ETİD Maps the e-Commerce Trends of Turkey

ETİD Maps the e-Commerce Trends of Turkey

Association of Turkish Internet Retailers (ETİD), representing 34 leading online shops, released a statement today with some general metrics of the Turkish e-commerce market. The report analyzes the online spending under the categories of private shopping, deal sites, home improvement, retailers, and C2C shopping. The report holds few surprises, if any: Largest cities consume the most; women tend to seek decoration and clothing, while men tend to seek functionality and gadgets.

According to the data only made available as a press report, e-commerce is growing on the Turkish population. The general dominant bias against shopping without experiencing a product in person has completely turned around; consumers now think that it is unwise to shop without checking the internet first. “People of every profile use e-commerce,” according to the ETİD Chairman Hakan Orhun, “even housewives do their research online during the day, and shop on the computer at night with their husbands.”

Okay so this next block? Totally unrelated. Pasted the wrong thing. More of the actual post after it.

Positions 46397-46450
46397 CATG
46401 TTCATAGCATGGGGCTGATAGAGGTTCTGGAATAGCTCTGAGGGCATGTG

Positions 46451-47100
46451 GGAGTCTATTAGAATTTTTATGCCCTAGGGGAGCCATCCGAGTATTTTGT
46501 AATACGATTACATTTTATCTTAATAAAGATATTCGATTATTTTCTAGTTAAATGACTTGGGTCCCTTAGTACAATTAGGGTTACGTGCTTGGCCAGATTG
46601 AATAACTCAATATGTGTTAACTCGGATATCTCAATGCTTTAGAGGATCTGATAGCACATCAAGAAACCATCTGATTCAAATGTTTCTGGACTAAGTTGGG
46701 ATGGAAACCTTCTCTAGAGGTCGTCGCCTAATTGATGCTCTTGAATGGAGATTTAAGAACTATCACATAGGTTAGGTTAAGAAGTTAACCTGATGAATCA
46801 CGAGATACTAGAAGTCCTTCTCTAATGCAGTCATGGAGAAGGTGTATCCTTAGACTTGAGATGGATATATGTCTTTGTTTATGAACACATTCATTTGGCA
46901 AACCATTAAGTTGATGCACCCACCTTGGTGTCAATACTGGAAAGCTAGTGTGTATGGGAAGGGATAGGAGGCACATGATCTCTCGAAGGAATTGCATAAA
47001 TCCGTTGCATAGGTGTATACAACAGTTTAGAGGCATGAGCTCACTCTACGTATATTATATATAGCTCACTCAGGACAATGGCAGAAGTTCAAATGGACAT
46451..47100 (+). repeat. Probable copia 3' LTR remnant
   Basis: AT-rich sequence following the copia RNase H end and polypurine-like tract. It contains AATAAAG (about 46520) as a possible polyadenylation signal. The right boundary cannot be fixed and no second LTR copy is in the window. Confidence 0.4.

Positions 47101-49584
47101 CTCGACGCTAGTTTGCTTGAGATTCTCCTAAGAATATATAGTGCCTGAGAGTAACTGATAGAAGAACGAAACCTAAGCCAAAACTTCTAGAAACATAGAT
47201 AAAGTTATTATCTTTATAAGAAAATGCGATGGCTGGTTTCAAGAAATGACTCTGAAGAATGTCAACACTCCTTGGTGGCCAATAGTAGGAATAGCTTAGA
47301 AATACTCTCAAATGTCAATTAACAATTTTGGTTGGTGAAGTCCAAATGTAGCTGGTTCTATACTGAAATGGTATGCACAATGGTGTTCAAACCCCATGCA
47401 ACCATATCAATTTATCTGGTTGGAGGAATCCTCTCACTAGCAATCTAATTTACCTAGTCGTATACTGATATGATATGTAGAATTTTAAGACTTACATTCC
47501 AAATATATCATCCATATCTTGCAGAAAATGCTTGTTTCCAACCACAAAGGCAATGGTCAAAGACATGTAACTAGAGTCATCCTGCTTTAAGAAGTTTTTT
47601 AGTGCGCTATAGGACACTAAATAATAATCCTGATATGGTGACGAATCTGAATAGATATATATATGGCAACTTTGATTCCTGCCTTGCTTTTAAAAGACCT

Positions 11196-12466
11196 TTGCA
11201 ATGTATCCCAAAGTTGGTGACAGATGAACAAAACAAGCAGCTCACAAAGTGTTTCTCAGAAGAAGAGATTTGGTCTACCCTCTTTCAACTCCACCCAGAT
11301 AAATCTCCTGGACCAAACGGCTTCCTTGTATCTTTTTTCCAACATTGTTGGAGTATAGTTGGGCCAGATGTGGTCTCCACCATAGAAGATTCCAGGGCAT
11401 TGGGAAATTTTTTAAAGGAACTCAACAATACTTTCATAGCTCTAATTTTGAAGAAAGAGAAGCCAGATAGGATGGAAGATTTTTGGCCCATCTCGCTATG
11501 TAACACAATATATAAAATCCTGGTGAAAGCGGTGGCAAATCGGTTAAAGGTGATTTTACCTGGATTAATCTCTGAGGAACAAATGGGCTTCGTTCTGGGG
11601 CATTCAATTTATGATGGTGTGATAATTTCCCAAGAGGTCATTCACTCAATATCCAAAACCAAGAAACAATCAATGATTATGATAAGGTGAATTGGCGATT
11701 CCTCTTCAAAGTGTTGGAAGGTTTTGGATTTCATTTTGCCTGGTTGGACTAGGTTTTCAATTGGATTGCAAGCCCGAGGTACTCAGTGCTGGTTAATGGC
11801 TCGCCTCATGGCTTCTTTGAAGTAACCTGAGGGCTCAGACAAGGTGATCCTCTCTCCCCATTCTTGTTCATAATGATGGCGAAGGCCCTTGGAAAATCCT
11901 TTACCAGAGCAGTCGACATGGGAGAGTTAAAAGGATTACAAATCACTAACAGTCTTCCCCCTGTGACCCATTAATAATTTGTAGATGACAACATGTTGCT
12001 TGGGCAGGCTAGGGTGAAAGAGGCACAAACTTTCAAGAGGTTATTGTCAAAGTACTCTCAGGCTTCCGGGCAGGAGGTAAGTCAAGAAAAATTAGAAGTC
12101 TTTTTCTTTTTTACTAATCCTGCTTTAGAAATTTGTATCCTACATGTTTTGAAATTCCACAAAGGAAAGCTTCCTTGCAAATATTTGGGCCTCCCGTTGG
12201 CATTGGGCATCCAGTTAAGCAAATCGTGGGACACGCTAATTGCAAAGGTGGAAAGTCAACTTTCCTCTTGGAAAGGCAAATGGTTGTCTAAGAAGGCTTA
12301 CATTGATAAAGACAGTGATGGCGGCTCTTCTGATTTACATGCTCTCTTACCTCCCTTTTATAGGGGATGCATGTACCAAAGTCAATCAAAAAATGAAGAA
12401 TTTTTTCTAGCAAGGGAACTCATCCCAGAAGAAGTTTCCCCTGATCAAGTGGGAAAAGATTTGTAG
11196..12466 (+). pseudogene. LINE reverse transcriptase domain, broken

The Marmara region is responsible for 48% of all the online shopping in Turkey, followed by Central Anatolia at 16%, the Aegean region at 13%. The top grossing 3 cities follows the regional distribution where İstanbul comes first, followed by Ankara, and İzmir. The 25-35 age bracket is responsible for half of the transactions made online.

According to the report, in the private shopping category, Istanbulites love to splurge on clothing and accessories, whereas Ankarans tend to go for clothing and gifts, and Izmirans prefer shoes and home textiles. Apparently, when home improvement metrics are considered, Istanbulites need bigger houses (they buy wardrobes), it is getting hot in Ankara (people want AC units), and İzmirans enjoy their backyard (garden utensils sell the most). When hunting deals, both Ankarans and İzmirans enjoy travel deals; yet Istanbulites, happy where they are, just want to eat cheaper.

ETİD comprises services like Paypal Turkey, commerce sites such as hepsiburada.com, and virtual shops of chains like Teknosa. The association does not make their raw data available for further analysis.

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